Orgalime and European manufacturers of electrical and electronic equipment are fully committed to continuously improving the environment performance of products throughout their life cycle, including the use of substances and related end of life aspects. Now in the implementation process of RoHS2, Orgalime’s objective is to ensure both, a timely and proper implementation on the basis of a common understanding between regulators and industry. In particular, producers feel it important that:

  • Member state’s transpositions respect the harmonised rules set out by the Directive.
  • Further clarity on the scope should be provided, especially regarding the category and the functional unit approaches.
  • Coherence with the REACH Regulation must be ensured – a Common Understanding of the Interface between RoHS and REACH is indispensable for a successful implementation of both tools.
  • RoHS must be fully aligned with the New Legislative Framework.
  • Any new substance restrictions need to be science and risk based and should not create conflicting or overlapping requirements with other EU policy instruments, notably REACH.


How we’ve been engaged

Orgalime has been actively involved in the recast process and contributed to different stakeholder consultations and preparatory studies. We closely followed the developments on the legislative process and the whole adoption process of the recast Directive.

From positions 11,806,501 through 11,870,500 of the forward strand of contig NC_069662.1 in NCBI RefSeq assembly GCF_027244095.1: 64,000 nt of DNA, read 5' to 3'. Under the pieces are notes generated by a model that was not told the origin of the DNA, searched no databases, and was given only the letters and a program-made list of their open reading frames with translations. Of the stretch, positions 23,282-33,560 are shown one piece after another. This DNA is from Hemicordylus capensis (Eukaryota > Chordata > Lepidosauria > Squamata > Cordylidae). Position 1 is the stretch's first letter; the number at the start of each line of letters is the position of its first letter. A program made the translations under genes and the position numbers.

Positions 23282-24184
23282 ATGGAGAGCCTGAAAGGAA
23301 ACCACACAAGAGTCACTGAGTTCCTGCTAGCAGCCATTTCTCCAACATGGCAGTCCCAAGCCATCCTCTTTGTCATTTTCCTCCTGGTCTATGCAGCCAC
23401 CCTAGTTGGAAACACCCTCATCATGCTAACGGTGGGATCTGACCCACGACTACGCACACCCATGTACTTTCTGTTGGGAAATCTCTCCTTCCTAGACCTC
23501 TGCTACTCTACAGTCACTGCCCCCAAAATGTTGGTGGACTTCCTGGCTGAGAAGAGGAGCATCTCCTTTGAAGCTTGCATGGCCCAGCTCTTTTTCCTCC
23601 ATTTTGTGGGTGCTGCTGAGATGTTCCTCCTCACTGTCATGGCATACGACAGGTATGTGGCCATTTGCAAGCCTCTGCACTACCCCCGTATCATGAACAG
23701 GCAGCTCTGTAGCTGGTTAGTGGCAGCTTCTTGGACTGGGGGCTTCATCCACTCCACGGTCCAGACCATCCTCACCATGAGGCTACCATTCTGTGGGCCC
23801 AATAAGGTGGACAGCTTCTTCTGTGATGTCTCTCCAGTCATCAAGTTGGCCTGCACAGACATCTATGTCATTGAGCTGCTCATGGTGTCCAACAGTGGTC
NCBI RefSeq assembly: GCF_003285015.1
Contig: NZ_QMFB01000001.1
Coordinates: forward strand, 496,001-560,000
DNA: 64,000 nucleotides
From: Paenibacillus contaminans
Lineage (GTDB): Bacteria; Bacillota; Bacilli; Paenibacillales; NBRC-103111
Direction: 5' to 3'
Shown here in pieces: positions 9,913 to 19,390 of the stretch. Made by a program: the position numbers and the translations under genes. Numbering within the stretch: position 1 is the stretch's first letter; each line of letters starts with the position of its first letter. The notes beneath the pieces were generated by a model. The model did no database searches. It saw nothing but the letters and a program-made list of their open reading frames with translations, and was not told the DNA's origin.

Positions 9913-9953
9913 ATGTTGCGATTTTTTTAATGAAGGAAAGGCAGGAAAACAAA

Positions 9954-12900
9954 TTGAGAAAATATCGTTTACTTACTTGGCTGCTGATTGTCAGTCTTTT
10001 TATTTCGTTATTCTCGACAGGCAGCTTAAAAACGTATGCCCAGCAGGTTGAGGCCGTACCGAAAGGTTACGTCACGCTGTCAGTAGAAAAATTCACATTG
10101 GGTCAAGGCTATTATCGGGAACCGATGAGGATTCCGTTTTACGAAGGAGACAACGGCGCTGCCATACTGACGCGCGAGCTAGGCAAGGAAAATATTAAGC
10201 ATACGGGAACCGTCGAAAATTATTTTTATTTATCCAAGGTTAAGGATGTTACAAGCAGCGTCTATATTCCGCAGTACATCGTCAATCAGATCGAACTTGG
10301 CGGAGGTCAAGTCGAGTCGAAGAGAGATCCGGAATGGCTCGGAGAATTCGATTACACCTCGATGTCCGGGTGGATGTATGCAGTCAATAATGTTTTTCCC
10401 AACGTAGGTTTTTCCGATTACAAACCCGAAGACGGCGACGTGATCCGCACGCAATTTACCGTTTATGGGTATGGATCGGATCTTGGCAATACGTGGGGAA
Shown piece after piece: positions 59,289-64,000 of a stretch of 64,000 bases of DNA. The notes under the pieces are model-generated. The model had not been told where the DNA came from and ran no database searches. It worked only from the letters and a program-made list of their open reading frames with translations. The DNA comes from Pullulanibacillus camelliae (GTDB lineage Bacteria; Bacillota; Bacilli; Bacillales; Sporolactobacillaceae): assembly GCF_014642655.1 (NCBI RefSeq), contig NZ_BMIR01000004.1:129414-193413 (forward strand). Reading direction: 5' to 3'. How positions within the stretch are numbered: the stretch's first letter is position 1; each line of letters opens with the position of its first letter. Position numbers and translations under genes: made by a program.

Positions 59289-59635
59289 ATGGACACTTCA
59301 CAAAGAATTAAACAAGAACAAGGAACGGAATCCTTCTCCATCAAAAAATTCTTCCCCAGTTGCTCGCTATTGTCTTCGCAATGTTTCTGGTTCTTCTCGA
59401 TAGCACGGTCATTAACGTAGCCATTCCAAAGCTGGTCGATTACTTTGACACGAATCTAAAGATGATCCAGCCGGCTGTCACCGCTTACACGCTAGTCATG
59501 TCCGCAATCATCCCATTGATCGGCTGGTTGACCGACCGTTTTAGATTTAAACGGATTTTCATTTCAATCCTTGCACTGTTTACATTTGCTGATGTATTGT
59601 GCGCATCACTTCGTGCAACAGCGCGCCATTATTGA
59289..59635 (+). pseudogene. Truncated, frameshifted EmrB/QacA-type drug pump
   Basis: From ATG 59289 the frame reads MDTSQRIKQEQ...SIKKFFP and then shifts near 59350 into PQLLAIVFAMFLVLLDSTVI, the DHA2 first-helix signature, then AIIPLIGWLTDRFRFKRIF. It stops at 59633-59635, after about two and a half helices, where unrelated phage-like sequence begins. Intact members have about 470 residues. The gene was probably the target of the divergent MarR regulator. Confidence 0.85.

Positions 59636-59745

Orgalime also provides information on the latest state of the transposition and implementation process to its members. It underpinned the activities of the Technical Adaptation Committee (TAC), the Commission and member states which established a working group for the preparation of a RoHS 2 Frequently Asked Questions (FAQ) document.

Orgalime is also member of a working group established by the European Commission concerning potential new restrictions of substances in EEE.

We are an active promoter of consistency of RoHS and REACH.

Additionally, to facilitate the implementation of the Directive, Orgalime has developed a number of Guides and Overviews, including:

  • 'Recast Directive 2011/65/EU on the Restriction of the Use of Certain Hazardous Substances in EEE (RoHS II)', a practical Guide to understanding the specific obligations of Recast Directive 2011/65/EU on the Restriction of the Use of Certain Hazardous Substances in EEE (RoHS II) which explains the main changes and obligations arising from the recast, and to identify its consequences for Orgalime industries. (July 2011)
  • 'A practical Guide to understanding of the scope of WEEE & RoHS' (January 2006) to help authorities and producers to determine more precisely the scope of these two Directives by providing interpretations, criteria and decision trees that help the reader to determine whether products falling in 'grey areas' do actually fall within their scope or not.  For information on how to purchase a printed copy of this guide please click here. To download an electronic version of the guide please click here.
  • 'A practical Guide to understanding WEEE & RoHS' (April 2003) which gives a factual description of the requirements that manufacturers have to fulfill in order to comply with WEEE & RoHS.


Useful links